Friday, 22 February 2013

AfDB driving a low cost-energy model in Africa

A hydro dam under construction:
Expensive ventures

THE AFRICAN DEVELOPMENT BANK, AfDB, is driving a shift in infrastructure financing model in Africa. The change involves unbundling public  sector service provision into several functions inorder to enable  private-public sector partnerships. For instance, electricity generation can be unbundled into; power generation, distribution and transmission functions, each managed separately.

And as a result of unbundling of services, the private sector can now be contracted to provide certain public sector services. These contracts are determined according to the financial risk, urgency in service delivery, economic impact and revenue risk.

In Africa, demand for infrastructure is growing faster than the public sector's ability to deliver. The African Union, for instance estimates that a US$360 billion investment is needed to provide infrastructure up to 2040, that is a whooping US$13.3 billion a year. Of this energy will require an estimated US$45 billion. 

To generate this kind of capital, innovative financing models that involve private sector investment are necessary. The private sector is increasingly being invited to provide public services or goods for a fee. Generally the contracts for what is called Private-Public Partnership last 25-30 years. Here various models are in place depending on the commercial viability of the project in question.

For instance in electricity generation, mobilizing the initial capital to sink in the project have proven tricky. Investors do not have the stomach for sunk in capital as drilling a geothermal well for instance. Even in wind power generation mobilizing initial capital is slow and tedious. This is why the largest wind power farm in Africa, the Lake Turkana wind power project in Kenya (LWTP) is still trudging along with financiers asking for this or that guarantee. This project has been on the drawing board for close to ten years, and is making slow progress.

To fast-track the completion of the projects, a new business model was necessary. Hence the unbundling of state corporations in infrastructure sector. In the new model, government departments retain the policy function. A new Specials Purpose Vehicle, SPV, is created to undertake the implementation function while service delivery is leased to the private sector.

 The model was successfully tried in Kenya's geothermal power development. An SPV, Geothermal development Corporation was created to drill steam wells and cap them in Menengai geothermal project in Kenya's Rift valley. The government borrowed from development Finance Institutions, including, AfDB, to finance the drilling risk.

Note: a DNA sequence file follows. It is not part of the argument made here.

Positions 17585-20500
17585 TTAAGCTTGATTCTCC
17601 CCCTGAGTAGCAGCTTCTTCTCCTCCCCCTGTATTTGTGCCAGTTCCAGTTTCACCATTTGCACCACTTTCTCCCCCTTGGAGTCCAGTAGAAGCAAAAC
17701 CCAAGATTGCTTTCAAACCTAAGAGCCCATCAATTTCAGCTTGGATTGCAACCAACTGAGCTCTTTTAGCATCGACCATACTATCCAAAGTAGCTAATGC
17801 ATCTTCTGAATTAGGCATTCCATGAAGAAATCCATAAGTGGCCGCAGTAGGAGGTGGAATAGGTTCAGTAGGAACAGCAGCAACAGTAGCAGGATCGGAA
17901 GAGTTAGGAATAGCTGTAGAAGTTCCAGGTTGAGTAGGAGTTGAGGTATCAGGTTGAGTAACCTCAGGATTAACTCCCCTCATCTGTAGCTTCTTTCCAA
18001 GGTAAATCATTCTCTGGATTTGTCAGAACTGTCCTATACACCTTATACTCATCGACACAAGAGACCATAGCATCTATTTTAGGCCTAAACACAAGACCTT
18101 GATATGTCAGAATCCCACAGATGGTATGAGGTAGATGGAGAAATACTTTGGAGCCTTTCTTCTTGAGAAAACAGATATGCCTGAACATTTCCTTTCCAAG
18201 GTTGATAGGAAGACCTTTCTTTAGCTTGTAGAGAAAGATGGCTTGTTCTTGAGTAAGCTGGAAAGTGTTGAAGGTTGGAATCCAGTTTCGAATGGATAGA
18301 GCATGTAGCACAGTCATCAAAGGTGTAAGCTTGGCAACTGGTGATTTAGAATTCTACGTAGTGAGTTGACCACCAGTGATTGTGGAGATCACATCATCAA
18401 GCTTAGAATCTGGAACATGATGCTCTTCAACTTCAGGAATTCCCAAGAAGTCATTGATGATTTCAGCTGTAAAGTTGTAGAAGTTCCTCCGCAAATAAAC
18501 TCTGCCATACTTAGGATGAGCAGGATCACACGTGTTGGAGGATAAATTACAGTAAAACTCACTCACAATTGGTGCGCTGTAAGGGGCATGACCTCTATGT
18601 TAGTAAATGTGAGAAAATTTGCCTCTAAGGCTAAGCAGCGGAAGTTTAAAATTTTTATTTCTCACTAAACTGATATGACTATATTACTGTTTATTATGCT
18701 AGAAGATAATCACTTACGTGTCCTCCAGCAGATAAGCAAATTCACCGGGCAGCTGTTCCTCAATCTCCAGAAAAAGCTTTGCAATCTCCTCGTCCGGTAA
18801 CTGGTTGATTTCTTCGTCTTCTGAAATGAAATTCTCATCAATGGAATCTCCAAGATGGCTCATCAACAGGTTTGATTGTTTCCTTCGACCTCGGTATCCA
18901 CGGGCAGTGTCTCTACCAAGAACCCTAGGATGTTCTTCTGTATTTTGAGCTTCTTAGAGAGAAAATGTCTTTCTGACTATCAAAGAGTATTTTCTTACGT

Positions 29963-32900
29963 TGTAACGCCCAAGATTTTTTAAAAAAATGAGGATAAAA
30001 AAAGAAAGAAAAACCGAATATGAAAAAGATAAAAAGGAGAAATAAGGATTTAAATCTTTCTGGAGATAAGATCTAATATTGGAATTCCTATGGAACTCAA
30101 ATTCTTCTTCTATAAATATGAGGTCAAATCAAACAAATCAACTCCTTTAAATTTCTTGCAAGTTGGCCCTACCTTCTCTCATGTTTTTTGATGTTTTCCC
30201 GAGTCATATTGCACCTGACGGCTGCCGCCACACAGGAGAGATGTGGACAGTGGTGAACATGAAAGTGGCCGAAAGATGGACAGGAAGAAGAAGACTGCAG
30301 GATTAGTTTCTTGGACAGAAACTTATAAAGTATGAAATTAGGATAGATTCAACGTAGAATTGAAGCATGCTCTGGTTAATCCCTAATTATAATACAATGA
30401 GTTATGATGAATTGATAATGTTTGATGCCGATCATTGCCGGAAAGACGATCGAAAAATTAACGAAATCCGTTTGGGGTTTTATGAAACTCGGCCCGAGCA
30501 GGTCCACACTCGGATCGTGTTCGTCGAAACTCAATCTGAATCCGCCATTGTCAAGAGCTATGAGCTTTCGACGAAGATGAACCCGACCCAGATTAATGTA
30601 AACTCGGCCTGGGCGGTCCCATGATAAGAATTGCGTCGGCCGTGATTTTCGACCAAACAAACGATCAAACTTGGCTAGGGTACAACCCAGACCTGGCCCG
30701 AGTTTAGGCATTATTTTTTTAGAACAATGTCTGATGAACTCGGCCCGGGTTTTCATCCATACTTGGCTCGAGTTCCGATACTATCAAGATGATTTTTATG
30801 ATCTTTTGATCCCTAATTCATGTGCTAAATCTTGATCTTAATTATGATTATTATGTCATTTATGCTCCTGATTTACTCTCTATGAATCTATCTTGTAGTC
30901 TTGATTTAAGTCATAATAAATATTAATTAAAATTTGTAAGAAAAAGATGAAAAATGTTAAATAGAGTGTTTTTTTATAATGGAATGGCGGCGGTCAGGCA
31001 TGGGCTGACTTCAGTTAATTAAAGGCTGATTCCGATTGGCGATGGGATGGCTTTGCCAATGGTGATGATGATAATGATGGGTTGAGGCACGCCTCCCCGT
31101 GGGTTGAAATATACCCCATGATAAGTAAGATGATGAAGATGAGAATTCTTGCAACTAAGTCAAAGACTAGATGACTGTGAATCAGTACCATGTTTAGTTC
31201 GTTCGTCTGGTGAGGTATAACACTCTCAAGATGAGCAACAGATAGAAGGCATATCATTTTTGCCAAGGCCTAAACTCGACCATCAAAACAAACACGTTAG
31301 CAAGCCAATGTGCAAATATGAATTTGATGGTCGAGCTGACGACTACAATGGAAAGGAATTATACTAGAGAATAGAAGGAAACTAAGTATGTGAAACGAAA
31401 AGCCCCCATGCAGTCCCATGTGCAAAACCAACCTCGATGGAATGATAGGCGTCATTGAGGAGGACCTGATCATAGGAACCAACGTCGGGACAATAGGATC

A geothermal Station: Clean, cheap energy
The corporation will then lease the capped wells to independent power Producers (IPPs) who shall build, operate and maintain their generating capacity which they sale to the power distributor. The funds generated from the sale of power will then be used to service the loans used to drill the wells. Using this model, GDC is now drilling steam wells to generate some 400 MW of geothermal power by 2016. The firm plans to have cumulatively drilled and build steam wells with capacity to produce 2000 MW by 2020, rising to 5500 MW by 2030.
As a result, AfDB, which partly financed the Menengai project, is seeking to introduce the same model in Djibouti, Ethiopia Tanzania and other countries with the eastern rift valley. In Djibouti, AfDB plans to develop a 50 MW power plant in the Lac Assal region. While in Ethiopia and Tanzania, the AfDB is leading in defining a geothermal development road map. In the Comoros, the AfDB has started the identification process for a 20 MW geothermal plant, matching the needs of the archipelago.

This model is gaining popularity among DFIs as it fact-tracks the increase in the stock of public goods and services, eliminate production and distribution bottlenecks in Africa, lower the price of public services. Geothermal power for instance will cost US$0.07 per kWh.

It also ensures that the public exchequer will not be stretched thin by debt servicing in the future. User-fees will be used to service the debts contracted to provide these goods.

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